First-time homebuyers are happy people. They have rented forever and have finally saved enough money to consider buying. Of course, they are too excited to breathe, but there is a reason for the adage, "Look before you leap." They don't want to put down all their hard-earned cash and sign a mortgage only to find out that they purchased a "money pit."
Finances also come into play with a first-time home buyer's homeowner's insurance policy as the mortgage is reflected in that policy. Here is a brief to-do list for you to peruse before saying "yes."
19 Tips for First-Time Home Buyers
Not too bad considering the size of the purchase YOU are considering making. All are vital, but the first six are essential as well.
- Credit score. If your credit score is above 800, you are ready to go! If it isn't, take some steps to increase your credit score. The higher the score, the lower the cost of your policy.
- Monthly Bills. The mortgage you are worried about is not the only cost you will have. Now that you are a homeowner, you will have property taxes, homeowners insurance, and homeowner's association dues.
- Home Loan Search. Get approved for the home loan before you start looking for the home. When you get pre-qualified for the loan, you know the price range the bank will accept. You don't want to fall in love with a house to only have your hopes shattered.
- Skip the Listing Agent. If pre-qualified, do not need a listing agent. Instead, get a buyer's agent. They act as an advocate for you. A real estate attorney to go over the paperwork and help make recommendations.
- Think PMI. Don't push yourself to make the 20 percent down payment just to avoid pre-mortgage insurance (PMI). Take the PMI to retain savings in the bank for future unexpected expenses. Keep yourself in the black.
- No Celebrating Until After Close. Be aware that lenders check your finances a second time once you are in escrow to make sure the loan can still go through. So, don't celebrate the purchase until AFTER the close.
- Home Type. A fixer-upper or a brand new home built this year? The fixer-upper costs less but leaves you will have to do the work or pay someone to do it. The new home requires more up front, but there will likely be fewer repairs needed in the first year or so.
- Police Report. What are the crime statistics on the street and neighboring streets? Do not trust the neighbors as they have a vested interest in your purchase of the home. It raises their home value, so do the research yourself.
- Home Inspections. Pay for a proper home inspection! The money you put down to hire the right inspector will save you a fortune on your home insurance down the road. Don't believe a recently built home is free of pests and well-built? You will be asking for trouble. Home builders build quickly to get paid quickly, so there may be mistakes you will have to pay for in the end.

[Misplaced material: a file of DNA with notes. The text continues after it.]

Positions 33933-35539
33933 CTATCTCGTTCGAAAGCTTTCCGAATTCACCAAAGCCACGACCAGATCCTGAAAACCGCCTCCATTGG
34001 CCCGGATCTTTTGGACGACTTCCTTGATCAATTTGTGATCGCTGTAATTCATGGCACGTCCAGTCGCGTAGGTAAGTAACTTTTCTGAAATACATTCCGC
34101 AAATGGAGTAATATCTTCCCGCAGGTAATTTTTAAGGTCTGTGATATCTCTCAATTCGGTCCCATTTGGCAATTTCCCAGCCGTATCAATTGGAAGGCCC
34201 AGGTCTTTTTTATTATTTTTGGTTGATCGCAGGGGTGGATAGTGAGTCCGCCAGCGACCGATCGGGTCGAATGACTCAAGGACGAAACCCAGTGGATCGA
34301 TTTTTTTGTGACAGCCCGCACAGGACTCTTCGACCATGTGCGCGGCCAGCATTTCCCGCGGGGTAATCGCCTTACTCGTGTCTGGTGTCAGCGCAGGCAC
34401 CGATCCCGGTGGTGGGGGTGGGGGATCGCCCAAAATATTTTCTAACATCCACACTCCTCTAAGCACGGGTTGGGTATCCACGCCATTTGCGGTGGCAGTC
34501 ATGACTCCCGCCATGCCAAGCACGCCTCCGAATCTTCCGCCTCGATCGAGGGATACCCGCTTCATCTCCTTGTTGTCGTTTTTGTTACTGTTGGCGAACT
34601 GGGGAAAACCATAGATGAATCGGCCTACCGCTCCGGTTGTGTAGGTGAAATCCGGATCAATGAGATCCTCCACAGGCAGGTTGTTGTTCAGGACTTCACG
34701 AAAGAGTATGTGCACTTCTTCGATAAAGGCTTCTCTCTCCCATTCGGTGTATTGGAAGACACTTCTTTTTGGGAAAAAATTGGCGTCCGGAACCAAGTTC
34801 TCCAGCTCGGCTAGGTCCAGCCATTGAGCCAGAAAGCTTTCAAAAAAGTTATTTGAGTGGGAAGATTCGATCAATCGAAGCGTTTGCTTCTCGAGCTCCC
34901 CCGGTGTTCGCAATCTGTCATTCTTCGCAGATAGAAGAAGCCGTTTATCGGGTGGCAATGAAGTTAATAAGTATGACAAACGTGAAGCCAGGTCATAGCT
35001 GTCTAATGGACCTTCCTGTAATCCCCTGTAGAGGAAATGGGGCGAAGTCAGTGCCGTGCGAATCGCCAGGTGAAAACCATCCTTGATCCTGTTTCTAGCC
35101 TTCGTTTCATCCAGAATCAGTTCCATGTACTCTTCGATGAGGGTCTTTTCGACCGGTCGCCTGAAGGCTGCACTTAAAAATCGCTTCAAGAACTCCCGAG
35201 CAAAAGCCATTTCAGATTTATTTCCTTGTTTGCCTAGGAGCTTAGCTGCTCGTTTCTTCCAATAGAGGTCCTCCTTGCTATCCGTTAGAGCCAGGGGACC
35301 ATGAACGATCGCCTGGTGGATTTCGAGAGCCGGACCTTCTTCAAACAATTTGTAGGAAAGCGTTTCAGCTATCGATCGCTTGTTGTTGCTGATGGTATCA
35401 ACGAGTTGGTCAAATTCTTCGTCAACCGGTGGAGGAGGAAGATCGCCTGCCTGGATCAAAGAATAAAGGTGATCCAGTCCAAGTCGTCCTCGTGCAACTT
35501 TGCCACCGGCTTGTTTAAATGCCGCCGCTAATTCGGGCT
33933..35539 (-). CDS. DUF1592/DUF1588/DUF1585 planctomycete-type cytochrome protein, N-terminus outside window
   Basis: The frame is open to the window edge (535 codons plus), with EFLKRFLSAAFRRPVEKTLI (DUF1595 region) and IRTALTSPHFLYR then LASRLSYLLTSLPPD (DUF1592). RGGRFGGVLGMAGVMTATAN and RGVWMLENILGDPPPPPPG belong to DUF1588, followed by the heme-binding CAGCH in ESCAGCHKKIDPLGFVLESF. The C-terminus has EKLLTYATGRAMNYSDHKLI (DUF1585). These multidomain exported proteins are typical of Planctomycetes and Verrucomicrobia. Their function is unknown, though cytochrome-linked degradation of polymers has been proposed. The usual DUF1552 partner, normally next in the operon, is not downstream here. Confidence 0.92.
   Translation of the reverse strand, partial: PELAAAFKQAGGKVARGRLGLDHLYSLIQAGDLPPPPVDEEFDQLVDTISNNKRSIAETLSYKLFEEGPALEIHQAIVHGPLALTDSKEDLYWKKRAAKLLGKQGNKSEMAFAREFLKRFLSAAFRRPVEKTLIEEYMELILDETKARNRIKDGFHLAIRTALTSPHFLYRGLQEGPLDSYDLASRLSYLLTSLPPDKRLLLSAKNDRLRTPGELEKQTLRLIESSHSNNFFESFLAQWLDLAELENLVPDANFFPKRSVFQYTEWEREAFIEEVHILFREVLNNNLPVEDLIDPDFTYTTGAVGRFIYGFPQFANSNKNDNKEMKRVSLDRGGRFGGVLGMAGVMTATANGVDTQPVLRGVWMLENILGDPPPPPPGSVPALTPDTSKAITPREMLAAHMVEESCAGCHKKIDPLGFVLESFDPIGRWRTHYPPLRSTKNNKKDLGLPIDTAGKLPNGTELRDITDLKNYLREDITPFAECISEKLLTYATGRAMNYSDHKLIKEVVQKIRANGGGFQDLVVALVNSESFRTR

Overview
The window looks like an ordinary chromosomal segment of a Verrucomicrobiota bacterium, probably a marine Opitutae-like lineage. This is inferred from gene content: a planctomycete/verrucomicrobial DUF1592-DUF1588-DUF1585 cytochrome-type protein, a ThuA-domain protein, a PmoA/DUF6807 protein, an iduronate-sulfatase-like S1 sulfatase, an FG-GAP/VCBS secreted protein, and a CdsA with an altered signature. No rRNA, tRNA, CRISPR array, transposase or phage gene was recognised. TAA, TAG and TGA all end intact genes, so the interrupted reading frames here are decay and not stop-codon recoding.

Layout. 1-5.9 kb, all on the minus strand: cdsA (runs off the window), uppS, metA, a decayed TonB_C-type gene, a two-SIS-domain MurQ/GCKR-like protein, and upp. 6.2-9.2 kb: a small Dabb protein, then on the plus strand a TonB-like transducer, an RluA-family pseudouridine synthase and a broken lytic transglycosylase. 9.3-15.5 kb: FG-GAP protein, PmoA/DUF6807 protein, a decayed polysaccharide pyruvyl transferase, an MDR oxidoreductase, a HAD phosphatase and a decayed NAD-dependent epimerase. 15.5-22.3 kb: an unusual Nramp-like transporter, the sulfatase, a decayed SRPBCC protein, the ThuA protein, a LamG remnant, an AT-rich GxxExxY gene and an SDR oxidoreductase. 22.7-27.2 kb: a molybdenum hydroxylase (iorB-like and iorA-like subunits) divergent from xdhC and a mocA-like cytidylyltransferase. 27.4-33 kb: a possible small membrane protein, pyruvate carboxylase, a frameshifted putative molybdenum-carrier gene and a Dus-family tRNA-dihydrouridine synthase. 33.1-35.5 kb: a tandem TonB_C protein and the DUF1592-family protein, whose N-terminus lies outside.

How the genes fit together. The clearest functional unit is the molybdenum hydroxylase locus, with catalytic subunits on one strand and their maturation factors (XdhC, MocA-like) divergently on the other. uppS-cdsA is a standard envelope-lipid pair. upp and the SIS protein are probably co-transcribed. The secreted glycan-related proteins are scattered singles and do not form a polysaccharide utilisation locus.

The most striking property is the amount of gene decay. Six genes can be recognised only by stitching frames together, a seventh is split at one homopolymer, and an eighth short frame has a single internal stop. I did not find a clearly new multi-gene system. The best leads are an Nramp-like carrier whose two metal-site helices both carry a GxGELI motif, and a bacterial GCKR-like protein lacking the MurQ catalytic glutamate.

- Comps. Check the comparables (comps). Know the market for the street and the area. Check for foreclosures, REOs (given back to the bank) and short sales.
- Time on Market. How long has the home been on the market? The less time on the market in a hot market means you will have to bid quickly and higher than the offer due to the bidding war among potential buyers. If the home has been on the market for a while due to sluggish demand, you may get away with a steal.
- Flexibility. Ask how flexible the seller is on price. If the demand is low, the seller may be willing to sell for less than asking.
- FSBOs. Look for any For Sale By Owners (FSBOs). You might get a bargain but be careful; the seller may sell it 'as is.'
- Negotiate. Negotiate for credits on repairs not yet done against closing costs.
- Paperwork. Get the paperwork on any contracting work done on the house since the owner purchased. That way you can ask the contractor about warranties.
- Permits. Make sure everything the owner did is permitted correctly. Check with the city permit department for the paperwork. Without it, that part of the house cannot be insured.
- Walkthrough. Do a final walk-through. Without the furniture and carpet, the home is bare. Look for anything off.
- Kids. If you already have kids, you will also need to know where the schools are located.
- Bundle. Bundle your homeowner's insurance and car insurance. It's an easy way to save a lot of money.
Finding Your Perfect Home Takes Patience
Do not expect to find your dream home right away. There are too many variables that play into that decision, too much money at stake and too many feelings of insecurity for you to make that decision quickly. Buying a home takes time, energy, willpower, and patience. Take the time to find the right home for you. Welcome to homeownership!